In 1952 Jonas Salk developed the polio vaccine. The vaccine has been so successful that what was once a common and crippling disease is now nearly eradicated in the U.S.
Vaccines consist of mild doses of disease-causing bacteria or virus that trigger the creation of antibodies that fight infection. In addition to the polio vaccine, many other vaccines have been used to virtually wipe out diseases such as smallpox, measles, and many others. It's standard procedure in most doctors' offices to immunize infants.
But some parents are wary of immunization. A small but vocal minority argues that vaccinations can harm as much as they help. A typical argument may go like this: according to statistics, the chance of a serious reaction to a smallpox vaccine is 1 in 5000. But the chance of catching smallpox in the first place is one in one million. So, why risk a reaction to the vaccine when odds are you won't get the disease in the first place?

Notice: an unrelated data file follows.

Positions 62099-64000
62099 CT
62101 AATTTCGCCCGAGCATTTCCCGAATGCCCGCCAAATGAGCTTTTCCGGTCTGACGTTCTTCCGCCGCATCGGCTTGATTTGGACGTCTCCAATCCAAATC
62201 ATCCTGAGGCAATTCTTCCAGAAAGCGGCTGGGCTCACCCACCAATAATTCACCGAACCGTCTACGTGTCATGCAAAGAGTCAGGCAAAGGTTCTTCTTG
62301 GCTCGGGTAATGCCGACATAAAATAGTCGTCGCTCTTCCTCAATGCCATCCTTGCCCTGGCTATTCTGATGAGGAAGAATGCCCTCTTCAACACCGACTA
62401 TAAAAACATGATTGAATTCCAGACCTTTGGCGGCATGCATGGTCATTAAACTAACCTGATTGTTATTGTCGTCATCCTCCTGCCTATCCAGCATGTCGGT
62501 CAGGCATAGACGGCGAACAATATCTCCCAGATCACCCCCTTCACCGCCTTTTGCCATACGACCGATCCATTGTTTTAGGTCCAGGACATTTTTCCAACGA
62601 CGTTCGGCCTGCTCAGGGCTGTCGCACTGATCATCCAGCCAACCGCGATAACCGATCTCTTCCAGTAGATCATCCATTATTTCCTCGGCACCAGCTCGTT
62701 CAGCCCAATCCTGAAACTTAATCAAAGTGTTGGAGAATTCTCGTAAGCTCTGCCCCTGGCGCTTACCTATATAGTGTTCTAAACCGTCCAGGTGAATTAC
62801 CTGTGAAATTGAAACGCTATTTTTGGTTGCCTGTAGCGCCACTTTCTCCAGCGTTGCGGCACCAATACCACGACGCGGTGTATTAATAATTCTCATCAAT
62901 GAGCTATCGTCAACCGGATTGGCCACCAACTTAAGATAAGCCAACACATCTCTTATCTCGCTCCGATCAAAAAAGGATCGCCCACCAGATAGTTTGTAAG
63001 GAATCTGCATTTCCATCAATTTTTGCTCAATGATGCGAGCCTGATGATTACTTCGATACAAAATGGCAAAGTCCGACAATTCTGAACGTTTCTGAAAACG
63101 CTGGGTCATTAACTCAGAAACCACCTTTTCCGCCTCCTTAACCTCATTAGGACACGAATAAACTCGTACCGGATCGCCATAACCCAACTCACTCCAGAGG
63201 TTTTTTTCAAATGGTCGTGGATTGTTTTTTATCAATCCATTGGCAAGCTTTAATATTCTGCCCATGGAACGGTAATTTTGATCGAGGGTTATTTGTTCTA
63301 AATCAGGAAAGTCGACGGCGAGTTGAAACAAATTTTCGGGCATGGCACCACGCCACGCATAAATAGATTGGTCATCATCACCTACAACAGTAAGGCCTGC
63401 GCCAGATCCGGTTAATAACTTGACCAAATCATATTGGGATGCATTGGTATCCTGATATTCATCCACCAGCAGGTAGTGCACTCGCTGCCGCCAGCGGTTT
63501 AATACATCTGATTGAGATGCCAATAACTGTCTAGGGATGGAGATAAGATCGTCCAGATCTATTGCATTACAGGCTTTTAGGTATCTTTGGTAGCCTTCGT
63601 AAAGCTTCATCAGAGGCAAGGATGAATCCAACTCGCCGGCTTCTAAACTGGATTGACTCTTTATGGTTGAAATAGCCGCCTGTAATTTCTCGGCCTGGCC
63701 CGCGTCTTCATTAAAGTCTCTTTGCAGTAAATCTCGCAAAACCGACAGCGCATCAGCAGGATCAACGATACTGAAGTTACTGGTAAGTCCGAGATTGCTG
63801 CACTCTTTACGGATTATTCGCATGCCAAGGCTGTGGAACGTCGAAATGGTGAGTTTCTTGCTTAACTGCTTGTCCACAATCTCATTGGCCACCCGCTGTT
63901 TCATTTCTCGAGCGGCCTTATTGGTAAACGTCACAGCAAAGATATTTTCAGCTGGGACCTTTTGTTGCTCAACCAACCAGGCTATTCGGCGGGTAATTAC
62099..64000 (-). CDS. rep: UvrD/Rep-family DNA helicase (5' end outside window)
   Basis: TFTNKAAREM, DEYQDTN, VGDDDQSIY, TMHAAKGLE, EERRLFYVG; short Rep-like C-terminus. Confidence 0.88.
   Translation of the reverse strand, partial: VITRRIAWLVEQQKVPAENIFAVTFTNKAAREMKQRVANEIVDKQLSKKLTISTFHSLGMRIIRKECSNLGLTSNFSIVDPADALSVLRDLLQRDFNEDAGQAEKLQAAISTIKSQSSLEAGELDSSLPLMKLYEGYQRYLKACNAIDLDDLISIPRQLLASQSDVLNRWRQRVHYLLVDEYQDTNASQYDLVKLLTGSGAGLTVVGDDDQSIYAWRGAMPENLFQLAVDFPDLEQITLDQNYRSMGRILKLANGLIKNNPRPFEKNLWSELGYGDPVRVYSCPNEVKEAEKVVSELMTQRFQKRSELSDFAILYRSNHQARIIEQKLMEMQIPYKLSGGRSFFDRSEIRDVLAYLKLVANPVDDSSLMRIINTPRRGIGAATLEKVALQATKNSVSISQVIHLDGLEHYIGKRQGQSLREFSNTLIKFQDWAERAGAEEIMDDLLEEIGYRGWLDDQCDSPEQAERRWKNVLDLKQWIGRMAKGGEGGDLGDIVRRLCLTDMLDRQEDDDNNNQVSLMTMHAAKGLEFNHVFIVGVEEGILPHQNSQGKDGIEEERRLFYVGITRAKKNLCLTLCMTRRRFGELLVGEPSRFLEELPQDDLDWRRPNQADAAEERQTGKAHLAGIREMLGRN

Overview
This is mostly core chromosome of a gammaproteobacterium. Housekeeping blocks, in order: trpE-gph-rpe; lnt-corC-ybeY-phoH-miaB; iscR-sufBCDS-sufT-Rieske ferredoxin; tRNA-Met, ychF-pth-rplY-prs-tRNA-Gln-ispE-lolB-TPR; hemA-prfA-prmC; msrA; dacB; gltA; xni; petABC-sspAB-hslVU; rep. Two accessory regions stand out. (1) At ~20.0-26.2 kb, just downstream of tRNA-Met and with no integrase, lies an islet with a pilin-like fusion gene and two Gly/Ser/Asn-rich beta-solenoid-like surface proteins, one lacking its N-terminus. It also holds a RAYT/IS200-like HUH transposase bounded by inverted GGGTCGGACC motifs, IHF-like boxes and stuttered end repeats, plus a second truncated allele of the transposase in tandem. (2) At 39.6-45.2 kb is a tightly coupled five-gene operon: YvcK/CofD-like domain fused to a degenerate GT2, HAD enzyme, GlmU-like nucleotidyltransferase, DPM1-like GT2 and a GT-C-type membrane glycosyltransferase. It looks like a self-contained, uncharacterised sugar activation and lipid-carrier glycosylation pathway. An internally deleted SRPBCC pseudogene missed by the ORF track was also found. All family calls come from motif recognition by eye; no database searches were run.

The pro-vaccine majority has a ready answer: the odds are so far against coming down with smallpox and other diseases because the majority of the population has been immunized against them. If more people begin to refuse vaccination, the chances of contracting those diseases will almost certainly increase. As for claims that immunization can cause autism and even sudden infant death syndrome, the mainstream medical community has not taken these arguments seriously given their lack of objective evidence.
To immunize or not? The choice is yours, but chances are your doctor will tell you it's a pretty safe bet.